Building on the existing Data Protection Act the new General Data Protection Regulation (GDPR) will come into effect on 25 May 2018 and will continue to apply to the UK after Brexit negotiations take place in order to allow businesses to work across the EU.

Every business and organisation that handles and uses personal information will need to consider what action they should take to protecting that vital data under the GDPR.

This evolution in data protection has been developed to bring benefits to people, businesses and organisations. The measures set out in the GDPR will:

  • strengthen citizens’ rights and help them to have trust and confidence in the services they use.
  • combat international crime and support better cross-border cooperation of law enforcement.
  • remove obstacles to cross-border trade, enabling easier expansion of businesses across Europe.

The key changes include:

  • People will have increased rights of access to, portability and deletion of their personal data.
  • Organisations will need to be accountable for what, why and how they process information.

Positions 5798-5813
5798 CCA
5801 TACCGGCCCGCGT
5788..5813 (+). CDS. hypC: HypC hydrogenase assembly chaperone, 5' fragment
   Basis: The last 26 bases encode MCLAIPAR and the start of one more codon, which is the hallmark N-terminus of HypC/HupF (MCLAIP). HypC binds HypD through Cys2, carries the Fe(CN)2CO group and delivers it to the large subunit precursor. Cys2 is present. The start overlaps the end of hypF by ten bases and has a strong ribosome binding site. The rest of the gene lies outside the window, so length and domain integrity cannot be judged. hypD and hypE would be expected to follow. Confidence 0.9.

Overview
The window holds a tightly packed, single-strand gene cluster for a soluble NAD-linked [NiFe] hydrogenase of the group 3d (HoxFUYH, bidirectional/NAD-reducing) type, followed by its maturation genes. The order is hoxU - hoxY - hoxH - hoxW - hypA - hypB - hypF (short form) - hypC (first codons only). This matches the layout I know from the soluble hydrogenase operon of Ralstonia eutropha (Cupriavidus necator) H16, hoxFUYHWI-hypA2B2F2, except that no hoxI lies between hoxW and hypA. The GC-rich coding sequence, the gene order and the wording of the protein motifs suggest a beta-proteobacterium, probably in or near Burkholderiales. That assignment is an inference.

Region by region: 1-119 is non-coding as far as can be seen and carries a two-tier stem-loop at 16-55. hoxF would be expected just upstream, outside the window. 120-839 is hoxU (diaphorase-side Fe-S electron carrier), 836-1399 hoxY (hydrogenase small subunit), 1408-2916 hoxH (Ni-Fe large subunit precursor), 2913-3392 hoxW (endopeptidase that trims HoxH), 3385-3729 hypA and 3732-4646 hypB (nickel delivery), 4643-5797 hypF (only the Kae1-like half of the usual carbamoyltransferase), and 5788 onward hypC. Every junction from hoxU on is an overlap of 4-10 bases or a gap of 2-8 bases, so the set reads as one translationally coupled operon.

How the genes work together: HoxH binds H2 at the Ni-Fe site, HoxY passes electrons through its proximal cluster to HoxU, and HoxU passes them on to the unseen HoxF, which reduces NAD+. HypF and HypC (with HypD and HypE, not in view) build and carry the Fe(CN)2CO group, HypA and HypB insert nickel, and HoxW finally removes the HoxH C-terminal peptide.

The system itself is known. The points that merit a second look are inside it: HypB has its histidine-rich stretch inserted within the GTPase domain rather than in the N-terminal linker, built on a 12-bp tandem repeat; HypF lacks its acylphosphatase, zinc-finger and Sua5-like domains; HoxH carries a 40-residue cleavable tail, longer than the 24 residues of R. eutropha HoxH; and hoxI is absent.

• Fines for breaches that may increase to €10-20 million or 2%-4% of turnover, whichever is largest (currently the ICO’s maximum fine is £500k).
  • It will become mandatory to report significant breaches to the Information Commissioner within 72 hours.
  • Public sector organisations – and other organisations that monitor individuals systematically and on a large scale, or that process special categories of personal data on a large scale – must appoint a Data Protection Officer who reports directly to the highest level of management.

What can your organisation do to be prepared for GDPR?

Getting ready to comply with the GDPR can start with reducing the risk of the data breaches – and reducing that risk doesn’t need to be complicated. The biggest causes of data breaches can be avoided by making sure the basics are in place: keep all operating systems and software up to date, implement encryption for sensitive data, and educate all employees about the risk of phishing and other social engineering attacks.

Your organisation might also consider the Cyber Essentials scheme and the 10 Steps to Cyber Security, both developed by Government to ensure any organisation can protect themselves from common cyber-attacks.

The Information Commissioner’s Office has also developed a useful 12 step guide to help organisations consider their current data protection activities and what needs to be done to comply with the new regulations. They will be developing guidance over the coming months so keep an eye on their website for more information.

TRUSTED RESOURCES

The main sources for trusted information are the Information Commissioner’s Office and the European Commission:

ICO Links:

European Commission: